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New Year Resolutions (2001)

opy for Cricketer Magazine from Ted Dexter

New Year's day at Sunningdale Golf Club resounded to the hum of good resolutions. No drink for a month ( with occasional lapses allowed ) was a popular choice. Then there was my own determination to keep the head steadier and more behind the ball in the downswing.

Top of the bill was the ageing scratch player who ordered his usual large tot before a twinge of guilt made him switch to mineral water. Only the night before he had embarked on the most stringent of remedies for recent poor form which involved a stone of weight loss, a two month course of lessons in the art of Seniors golf and a commitment to intensive physiotherapy for a stiff neck. In the cold light of day the immediate future looked a trifle bleak!

I found myself wondering whether cricketers are prone to the same kind of good intentions at this time of year. And, if so, what general lines of self-improvement would be the most useful. Obviously there is the whole fitness issue which is mighty important whatever the level of play, but setting yourself more technical goals is no simple matter.

I suppose it would be possible for a batsman to learn a particular stroke like an on-drive if that shot is not in an existing repertoire. Or a course in letting the ball go outside the off-stump would be a good exercise for anyone. The trouble is that serious work on such skills almost certainly needs a bowling machine for some of the time and a couple of competent bowlers to provide variety thereafter. Not everyone has access to such facilities.

Perhaps the first resolution should be to genuinely earmark rather more time for practice than normal during the rest of the winter, stepping it up a gear once the Spring comes round. When the summer is in full swing, then only the most dedicated have the drive and inclination to add practice time to what may be an already arduous day's play. At the highest level, it was Geoffrey Boycott above anyone else I can think of, who regularly found the extra hour or two in every day to bat against all-comers in the nets whether it was early in the morning or late into the evening.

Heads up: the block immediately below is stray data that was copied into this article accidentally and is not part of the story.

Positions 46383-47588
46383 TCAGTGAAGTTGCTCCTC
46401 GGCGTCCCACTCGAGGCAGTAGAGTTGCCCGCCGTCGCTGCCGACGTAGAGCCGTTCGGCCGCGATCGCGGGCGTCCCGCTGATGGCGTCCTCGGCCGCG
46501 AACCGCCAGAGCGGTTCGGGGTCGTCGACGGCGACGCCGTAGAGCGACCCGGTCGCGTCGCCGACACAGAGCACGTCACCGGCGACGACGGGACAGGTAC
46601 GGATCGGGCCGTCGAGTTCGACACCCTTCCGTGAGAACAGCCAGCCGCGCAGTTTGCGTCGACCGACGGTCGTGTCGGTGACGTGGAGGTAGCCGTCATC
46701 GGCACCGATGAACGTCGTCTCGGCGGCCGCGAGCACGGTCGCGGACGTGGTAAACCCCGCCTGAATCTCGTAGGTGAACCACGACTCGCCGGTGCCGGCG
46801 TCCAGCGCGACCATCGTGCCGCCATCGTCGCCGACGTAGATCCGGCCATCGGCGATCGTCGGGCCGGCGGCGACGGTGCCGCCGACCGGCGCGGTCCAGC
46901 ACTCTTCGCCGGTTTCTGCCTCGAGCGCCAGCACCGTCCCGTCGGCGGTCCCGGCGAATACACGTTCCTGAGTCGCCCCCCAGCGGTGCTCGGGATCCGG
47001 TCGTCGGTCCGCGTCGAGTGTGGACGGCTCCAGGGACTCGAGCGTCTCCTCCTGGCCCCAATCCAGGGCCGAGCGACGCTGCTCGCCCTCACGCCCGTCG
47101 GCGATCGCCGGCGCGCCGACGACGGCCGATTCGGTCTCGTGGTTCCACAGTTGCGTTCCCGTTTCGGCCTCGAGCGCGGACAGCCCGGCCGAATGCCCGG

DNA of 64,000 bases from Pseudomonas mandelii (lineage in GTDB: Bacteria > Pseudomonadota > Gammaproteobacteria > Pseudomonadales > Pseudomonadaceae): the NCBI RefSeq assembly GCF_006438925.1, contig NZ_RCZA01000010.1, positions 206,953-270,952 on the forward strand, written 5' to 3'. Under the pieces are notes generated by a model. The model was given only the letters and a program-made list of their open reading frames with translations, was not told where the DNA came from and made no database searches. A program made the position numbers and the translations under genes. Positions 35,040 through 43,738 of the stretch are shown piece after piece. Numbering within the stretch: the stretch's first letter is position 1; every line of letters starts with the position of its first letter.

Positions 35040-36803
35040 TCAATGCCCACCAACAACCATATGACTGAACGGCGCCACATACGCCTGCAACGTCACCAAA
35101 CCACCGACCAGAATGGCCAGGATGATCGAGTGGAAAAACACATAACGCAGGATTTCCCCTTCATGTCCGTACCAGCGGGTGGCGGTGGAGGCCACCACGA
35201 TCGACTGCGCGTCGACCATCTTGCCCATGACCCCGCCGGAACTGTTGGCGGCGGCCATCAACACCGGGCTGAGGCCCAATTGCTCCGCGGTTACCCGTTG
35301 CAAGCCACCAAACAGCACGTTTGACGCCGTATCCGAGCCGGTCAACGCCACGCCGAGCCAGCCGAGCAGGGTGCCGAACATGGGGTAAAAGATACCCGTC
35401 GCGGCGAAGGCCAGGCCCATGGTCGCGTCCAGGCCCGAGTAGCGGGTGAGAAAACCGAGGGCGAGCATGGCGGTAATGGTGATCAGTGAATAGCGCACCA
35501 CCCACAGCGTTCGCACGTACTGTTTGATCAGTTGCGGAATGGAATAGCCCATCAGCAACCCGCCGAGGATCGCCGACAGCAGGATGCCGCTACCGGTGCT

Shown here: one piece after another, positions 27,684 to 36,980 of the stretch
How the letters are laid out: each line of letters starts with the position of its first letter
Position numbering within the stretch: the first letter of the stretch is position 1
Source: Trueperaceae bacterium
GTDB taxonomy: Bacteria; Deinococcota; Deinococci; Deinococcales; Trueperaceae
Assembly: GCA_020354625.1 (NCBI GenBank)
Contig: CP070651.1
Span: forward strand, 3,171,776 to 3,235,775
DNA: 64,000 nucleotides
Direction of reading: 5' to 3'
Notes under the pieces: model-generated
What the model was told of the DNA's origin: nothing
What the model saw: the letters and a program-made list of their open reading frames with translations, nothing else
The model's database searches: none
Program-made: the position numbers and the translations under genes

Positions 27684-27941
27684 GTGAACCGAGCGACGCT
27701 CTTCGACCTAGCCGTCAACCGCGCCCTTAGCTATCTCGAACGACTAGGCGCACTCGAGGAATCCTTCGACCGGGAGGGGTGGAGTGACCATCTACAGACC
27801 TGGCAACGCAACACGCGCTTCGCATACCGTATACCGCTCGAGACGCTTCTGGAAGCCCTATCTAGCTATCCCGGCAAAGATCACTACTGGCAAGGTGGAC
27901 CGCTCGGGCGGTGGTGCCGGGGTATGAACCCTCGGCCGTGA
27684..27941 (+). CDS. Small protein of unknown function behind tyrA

By comparison the golfer has a far easier task. As a much more repetitive game with a still ball to boot, it is merely a question of defining your problems and then working hard to eliminate them. Hitting hundreds of balls is almost essential to reach a high standard even if the amazing Colin Montgomerie is a current exception.

Because of the cricketers difficulties in defining specific problems plus often inadequate practice facilities, I am going to suggest a couple of more general points to consider where some hard concentration in an armchair may be worth many actual hours of hands on activity.

We all know that the best batsmen appear to have more time to play the ball and that the best bowlers have plenty of rhythm, but when did you last hear of cricketers working exclusively on those two key factors. Brian Statham worked at nothing other than his rhythm, for a short time before each day's play and then again the moment he had the new ball in his hand.

When lucky enough to be captaining this wonderful bowler, he would give me bulletins on whether it was feeling right or not quite right or whatever. Unlike some who would be fretting about lack of swing or spin or bounce, all results of their efforts rather than the root cause. It may be that a few home sessions with eyes shut imagining your best bowling action in perfect rhythm would prove more productive than repetitive slogging in the indoor nets.

To find extra time as a batsman may be a little harder, but time spent in studying the problem objectively will not go amiss. It is mostly a matter of believing that there is extra time available and being prepared to take a leap of faith when the actual equations of feet per second and hundredths of seconds tend to disprove any such notion.

One of the most commonly asked questions by young batsmen is how on earth it is possible to play the fastest bowlers when at 90 miles per hour there is only a quarter of a second to actually play the stroke after an even shorter slice of reaction time. It seems impossible until you put it another way. If you say that you have 35 hundredths of a second to play the ball it seems just that bit longer.

There are two essentials in finding extra time. One is to wait for the ball to come to you rather than rushing around trying to get to it. And the other is to have a pre-determined reaction to the kind of ball you most expect. Some of the greatest players may have played each individual ball strictly on merit but for the rest of us, a certain amount of pre-planning is essential.
So shut your eyes and imagine the ball leaving the bowler's hand while you, the batsman, are still simply relaxed and ready. Take that leap of faith which is to believe in your natural reactions and that there will be time enough for them to put you in good position to play the ball when it arrives. If Gary Sobers can stand stock still against Dennis Lillee until the ball is nearly half way down the pitch, then it must be possible for most of us to play the majority of bowlers with time to spare.